On most drones bear in mind that it may be worth cutting halfway through to change between frame rates. No one finds ten minutes of slow motion interesting after all, and switching between the types of footage that you’re shooting at the event will allow you something to play with in the Edit to make things a bit more interesting. Also, if you can manually control the aperture on your drones, camera then open it as wide as you can to let as much light in as possible. The color and brightness of fireworks can also confuse the camera sensor in your drone, so to prevent changes in the white balance, set your white balance to manual and lock it to the daylight setting. That’S what we recommend, but you may want to adjust this if you’re going for a certain look or feel next set the focus to manual and focus to infinity.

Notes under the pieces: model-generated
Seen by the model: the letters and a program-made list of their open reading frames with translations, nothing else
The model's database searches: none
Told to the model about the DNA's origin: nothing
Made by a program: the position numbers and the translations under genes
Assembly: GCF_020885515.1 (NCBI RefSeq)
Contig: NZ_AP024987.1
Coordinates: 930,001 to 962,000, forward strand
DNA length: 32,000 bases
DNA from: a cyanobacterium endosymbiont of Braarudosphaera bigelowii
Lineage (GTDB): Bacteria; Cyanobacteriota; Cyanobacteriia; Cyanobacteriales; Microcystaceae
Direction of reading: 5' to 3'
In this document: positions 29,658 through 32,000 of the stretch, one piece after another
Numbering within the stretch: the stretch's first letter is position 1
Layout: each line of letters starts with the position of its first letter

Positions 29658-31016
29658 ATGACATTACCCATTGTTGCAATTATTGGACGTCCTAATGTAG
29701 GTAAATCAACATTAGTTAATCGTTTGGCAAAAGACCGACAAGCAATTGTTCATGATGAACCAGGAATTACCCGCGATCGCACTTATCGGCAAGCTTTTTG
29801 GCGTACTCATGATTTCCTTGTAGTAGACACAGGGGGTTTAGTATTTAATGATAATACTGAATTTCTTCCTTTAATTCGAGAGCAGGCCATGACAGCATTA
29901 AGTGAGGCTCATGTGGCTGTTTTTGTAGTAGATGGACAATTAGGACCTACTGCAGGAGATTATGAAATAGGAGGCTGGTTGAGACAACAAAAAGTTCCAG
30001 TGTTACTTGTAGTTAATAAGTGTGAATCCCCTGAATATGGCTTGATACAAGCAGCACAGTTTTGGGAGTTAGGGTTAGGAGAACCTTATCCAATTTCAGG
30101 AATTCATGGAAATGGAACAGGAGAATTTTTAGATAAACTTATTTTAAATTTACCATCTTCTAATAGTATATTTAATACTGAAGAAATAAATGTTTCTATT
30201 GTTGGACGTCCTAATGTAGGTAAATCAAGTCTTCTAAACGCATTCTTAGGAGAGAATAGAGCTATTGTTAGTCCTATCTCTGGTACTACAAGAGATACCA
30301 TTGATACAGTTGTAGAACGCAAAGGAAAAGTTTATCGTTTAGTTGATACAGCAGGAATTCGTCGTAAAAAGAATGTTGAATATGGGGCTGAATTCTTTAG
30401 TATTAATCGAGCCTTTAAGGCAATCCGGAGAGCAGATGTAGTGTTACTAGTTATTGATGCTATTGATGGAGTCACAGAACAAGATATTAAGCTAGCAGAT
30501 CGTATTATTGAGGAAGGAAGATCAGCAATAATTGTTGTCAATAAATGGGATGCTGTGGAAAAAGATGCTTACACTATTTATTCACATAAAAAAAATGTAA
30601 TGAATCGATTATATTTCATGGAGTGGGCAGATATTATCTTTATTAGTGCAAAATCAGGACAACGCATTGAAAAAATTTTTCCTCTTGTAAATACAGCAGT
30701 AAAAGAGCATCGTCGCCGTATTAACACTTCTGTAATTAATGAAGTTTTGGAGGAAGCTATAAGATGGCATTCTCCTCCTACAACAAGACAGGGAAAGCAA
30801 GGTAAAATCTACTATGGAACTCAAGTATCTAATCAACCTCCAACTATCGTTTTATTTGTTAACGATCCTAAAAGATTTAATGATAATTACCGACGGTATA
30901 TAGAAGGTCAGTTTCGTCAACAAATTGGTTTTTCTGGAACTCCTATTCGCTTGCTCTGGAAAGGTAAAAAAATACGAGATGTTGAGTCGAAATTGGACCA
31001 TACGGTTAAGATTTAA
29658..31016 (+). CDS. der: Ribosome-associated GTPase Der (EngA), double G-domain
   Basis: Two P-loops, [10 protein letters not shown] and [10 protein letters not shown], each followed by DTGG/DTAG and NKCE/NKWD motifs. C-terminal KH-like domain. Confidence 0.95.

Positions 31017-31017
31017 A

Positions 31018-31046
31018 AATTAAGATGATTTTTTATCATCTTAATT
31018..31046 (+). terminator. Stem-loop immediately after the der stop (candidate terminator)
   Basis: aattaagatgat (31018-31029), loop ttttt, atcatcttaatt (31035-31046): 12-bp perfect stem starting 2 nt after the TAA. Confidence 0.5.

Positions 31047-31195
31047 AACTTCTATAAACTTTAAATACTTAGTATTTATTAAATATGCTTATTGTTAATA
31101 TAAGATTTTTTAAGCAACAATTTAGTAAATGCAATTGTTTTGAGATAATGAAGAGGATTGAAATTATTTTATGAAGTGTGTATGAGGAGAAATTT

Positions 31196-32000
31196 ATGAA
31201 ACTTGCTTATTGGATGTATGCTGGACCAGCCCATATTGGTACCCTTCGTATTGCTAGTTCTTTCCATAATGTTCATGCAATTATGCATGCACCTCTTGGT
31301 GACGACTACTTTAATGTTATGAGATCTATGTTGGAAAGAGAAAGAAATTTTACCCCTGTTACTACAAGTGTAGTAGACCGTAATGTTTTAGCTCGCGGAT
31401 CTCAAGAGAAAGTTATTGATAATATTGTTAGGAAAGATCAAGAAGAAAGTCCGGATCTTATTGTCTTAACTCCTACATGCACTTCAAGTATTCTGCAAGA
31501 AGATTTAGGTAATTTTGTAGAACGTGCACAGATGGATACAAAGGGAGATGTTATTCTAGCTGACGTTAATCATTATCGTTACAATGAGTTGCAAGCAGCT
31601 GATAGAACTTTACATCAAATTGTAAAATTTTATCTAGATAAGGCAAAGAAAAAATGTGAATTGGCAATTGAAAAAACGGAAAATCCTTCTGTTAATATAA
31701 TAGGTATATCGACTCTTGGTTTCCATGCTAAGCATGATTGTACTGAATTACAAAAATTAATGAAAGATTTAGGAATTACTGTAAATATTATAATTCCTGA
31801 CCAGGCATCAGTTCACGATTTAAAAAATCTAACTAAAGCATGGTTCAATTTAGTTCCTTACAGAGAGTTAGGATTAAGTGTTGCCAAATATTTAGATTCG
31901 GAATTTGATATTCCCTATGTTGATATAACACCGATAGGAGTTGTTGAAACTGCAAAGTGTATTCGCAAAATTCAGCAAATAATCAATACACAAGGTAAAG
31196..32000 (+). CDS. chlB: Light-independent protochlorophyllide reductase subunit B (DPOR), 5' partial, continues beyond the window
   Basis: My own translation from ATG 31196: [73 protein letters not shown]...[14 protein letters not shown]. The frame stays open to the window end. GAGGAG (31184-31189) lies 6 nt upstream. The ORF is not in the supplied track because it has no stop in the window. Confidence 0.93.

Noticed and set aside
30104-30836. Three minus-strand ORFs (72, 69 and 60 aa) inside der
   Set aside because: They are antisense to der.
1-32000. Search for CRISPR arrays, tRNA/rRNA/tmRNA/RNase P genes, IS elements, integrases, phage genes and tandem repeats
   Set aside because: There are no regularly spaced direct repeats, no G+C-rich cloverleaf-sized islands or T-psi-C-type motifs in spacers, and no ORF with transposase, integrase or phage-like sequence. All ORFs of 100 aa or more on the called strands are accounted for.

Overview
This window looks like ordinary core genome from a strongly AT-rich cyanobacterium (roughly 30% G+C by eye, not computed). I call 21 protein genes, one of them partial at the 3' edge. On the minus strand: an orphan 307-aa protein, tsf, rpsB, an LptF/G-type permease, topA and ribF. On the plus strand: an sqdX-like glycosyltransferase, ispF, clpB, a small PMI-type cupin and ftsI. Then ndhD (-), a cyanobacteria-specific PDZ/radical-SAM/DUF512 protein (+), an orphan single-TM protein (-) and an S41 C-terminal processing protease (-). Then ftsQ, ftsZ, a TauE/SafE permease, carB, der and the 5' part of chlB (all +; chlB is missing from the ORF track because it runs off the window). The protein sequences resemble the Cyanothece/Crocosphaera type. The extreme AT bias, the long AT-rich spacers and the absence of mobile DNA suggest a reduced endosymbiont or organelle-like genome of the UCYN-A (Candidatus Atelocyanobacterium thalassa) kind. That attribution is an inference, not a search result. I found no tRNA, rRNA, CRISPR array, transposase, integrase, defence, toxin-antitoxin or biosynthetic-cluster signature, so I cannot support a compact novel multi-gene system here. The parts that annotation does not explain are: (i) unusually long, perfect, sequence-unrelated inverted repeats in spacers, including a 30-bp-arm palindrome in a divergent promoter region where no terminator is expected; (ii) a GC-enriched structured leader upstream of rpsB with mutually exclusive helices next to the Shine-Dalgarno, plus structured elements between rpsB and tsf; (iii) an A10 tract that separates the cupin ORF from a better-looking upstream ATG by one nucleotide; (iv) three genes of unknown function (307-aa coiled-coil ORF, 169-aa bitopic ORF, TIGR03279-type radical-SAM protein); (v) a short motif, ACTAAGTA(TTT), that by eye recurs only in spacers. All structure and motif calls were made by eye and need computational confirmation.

The last thing you want is your camera hunting for focus as the fireworks are exploding, so set your focus to manual on the ground and then focus your camera. One trick we use to do this in the dark is to focus on a light source like a street light in the distance or, if one of those isn’t around, get someone to stand 50 or 100 meters away shine a torch at you or kind of sideways. So that you can see it on the camera screen and focus on that, one way to improve the shots you can get in the dog is to increase the sensor sensitivity to light. We normally crank up the ISO to achieve this, but it’s worth bearing in mind that as you increase, the ISO you’ll also create more noise on the sensor. So there’s a balance to be had here.